As we walked past the growing, snaking line, he grabbed my hand. Everything in me froze; I didn’t want to hold his hand. I didn’t even want to be talking with him. I didn’t want him anywhere near me. But something inside me was paralyzed. Instead of saying “no,” or forcefully—or even gently—extracting my hand, I felt I needed to justify my movement somehow. So I pulled my hand away to open my water bottle. I then kept my hands on my purse.

After we sat on the bench, his sentences and body language became halting, unsure, agitated. He talked for 20 minutes straight about everything and the kitchen sink. I nodded along and tried to summon up the courage to interrupt him. Finally, I told him that it had been lovely talking with him, but I really had to get in that line. He hung his head and said I must not have enjoyed myself if I wanted to leave. I don’t know if he bought my lies, but I had finally had enough. The frustration that might have propelled me to yell out, “You may not hold my hand, Philip!” won out over the politeness that had silently withdrawn my hand, and I said and abrupt goodbye and walked swiftly back the Louvre. My common sense had kept me from doing anything dangerous, but my fear of upsetting Philip kept me from living into my own agency. It felt like a living example of the phrase, “Men are afraid women will laugh at them. Women are afraid that men will kill them.”

Phrase #6 “Why don’t you respect my own authority?”

I got on a Chicago city bus with two other young women connected to the campus ministry I was working for. We sat near the back where there were more seats since we were waiting for two young men to join us. A man we did not know came to the back of the bus and sat among us. He asked us if we had anything to eat and then laughed. He tried to engage us all in rather condescending conversation—we all felt uncomfortable. I rolled my eyes at one of my companions, but I didn’t ask him to leave. I didn’t know what he would do if we asked him to leave.

Finally, our male friends joined us, coming to the back section of seats. The creepy man immediately jumped up and said, “Oh, I didn’t know you were with them.” In his mind, he now saw that we were already claimed by a man, and, because of that other man’s presence, creepy man now had no right to be there. I felt both demeaned and livid. And though I was glad the creepy man left us alone, I wanted him to respect us for ourselves, not for any supposed male authority over us.

Phrase #7 “Stop!”

I actually did say this one.

I was in the Grand Bazaar in Turkey, and we had to enter a tremendous press of people to get through to the other side of the street. It was a pedestrian traffic jam such as I have never seen. Bodies pressed against bodies, everyone trying to push their way through, a whole seething mess of humanity. Suddenly, one of my female travel companions came up to me and said, “Someone just groped my breast.” Her eyes were wide and terrified. I pulled her under my arm and tried to push through faster. Then I felt someone grab and squeeze my own rear end. I whirled around and pushed the person directly behind me. “Stop!” I yelled, not caring if this person spoke English. My tone would speak for me. He didn’t respond in any way, didn’t look at me, just stared at the ground. I was shaking. And I didn’t stop shaking all day.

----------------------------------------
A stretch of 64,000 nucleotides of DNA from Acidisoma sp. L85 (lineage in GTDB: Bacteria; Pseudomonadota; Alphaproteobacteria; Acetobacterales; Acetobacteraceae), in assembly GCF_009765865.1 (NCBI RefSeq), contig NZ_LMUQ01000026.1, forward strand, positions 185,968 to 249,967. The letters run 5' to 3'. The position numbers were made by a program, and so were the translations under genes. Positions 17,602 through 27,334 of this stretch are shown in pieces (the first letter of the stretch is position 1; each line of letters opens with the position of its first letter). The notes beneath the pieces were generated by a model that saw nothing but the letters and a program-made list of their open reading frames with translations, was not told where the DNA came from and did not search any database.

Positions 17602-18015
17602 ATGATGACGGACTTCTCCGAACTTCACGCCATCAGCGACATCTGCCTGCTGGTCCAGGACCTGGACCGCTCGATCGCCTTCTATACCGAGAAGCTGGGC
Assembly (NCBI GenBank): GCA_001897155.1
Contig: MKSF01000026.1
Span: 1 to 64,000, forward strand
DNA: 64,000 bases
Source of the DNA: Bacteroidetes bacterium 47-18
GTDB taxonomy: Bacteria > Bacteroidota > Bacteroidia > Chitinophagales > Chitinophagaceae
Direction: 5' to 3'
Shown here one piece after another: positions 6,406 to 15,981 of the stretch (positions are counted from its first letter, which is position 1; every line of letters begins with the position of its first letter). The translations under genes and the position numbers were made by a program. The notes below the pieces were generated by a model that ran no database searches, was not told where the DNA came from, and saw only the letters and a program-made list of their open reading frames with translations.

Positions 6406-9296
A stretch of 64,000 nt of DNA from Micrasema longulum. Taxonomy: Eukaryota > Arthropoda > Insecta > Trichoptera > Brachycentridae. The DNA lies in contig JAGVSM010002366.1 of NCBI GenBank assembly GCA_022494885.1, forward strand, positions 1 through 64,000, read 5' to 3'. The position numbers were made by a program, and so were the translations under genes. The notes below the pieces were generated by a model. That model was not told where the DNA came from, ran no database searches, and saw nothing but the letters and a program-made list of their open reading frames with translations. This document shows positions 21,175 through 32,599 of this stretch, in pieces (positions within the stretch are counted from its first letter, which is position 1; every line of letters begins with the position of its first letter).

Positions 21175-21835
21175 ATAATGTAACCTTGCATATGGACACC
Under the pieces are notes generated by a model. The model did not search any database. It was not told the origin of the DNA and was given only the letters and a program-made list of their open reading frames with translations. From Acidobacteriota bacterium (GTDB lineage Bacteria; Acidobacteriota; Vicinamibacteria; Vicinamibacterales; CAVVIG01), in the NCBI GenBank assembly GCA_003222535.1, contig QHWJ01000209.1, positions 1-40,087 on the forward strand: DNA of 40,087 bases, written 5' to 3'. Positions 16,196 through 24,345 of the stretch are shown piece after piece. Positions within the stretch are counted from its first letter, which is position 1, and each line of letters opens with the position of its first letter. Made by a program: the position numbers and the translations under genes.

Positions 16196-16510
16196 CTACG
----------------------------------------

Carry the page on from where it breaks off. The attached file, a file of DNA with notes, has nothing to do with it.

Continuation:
As a group that night, we all sat together in one of our rooms and talked about what had happened. We talked about sexual assault and sexism, and I felt better for the conversation and discussion. Holding things in had made me feel less vulnerable initially, but sharing the experience eventually made me feel held in my pain and righteous in my anger.

~~~

I am not a timid person. I’ve been told more times than I can count that I am confident, even sometimes intimidating. My parents taught me that being female did not change what I could and could not do. I have surrounded myself with strong, loving, and encouraging people. I generally feel powerful enough to make choices that ensure my own safety. But somehow, in the midst of all this, I absorbed the cultural messages which said that any discomfort, pain, or embarrassment I experience at the hands of a man is my own fault, that to speak up for my own desires is to be too abrasive, and that a man’s agency is more important than my own. I have learned to keep silent, to keep the peace, to keep a man’s pride intact. I have learned to be afraid of using my voice.

I refuse to be afraid any longer. Some of these instances were minor. Some feel more pressing. None were life threatening, at least not in the traditional sense. But all of them threaten my life in that they each contain a moment when my existence was deemed less valuable because it was a female existence. Each experience on its own might not add up to much. But put together, along with countless other micro- and macro-aggressions against women, these moments threaten to silence and dehumanize me. I wish that I had been empowered to speak each of these phrases when the occasion called, but it is my choice now to speak up and speak loudly, until every woman’s voice is freed and heard.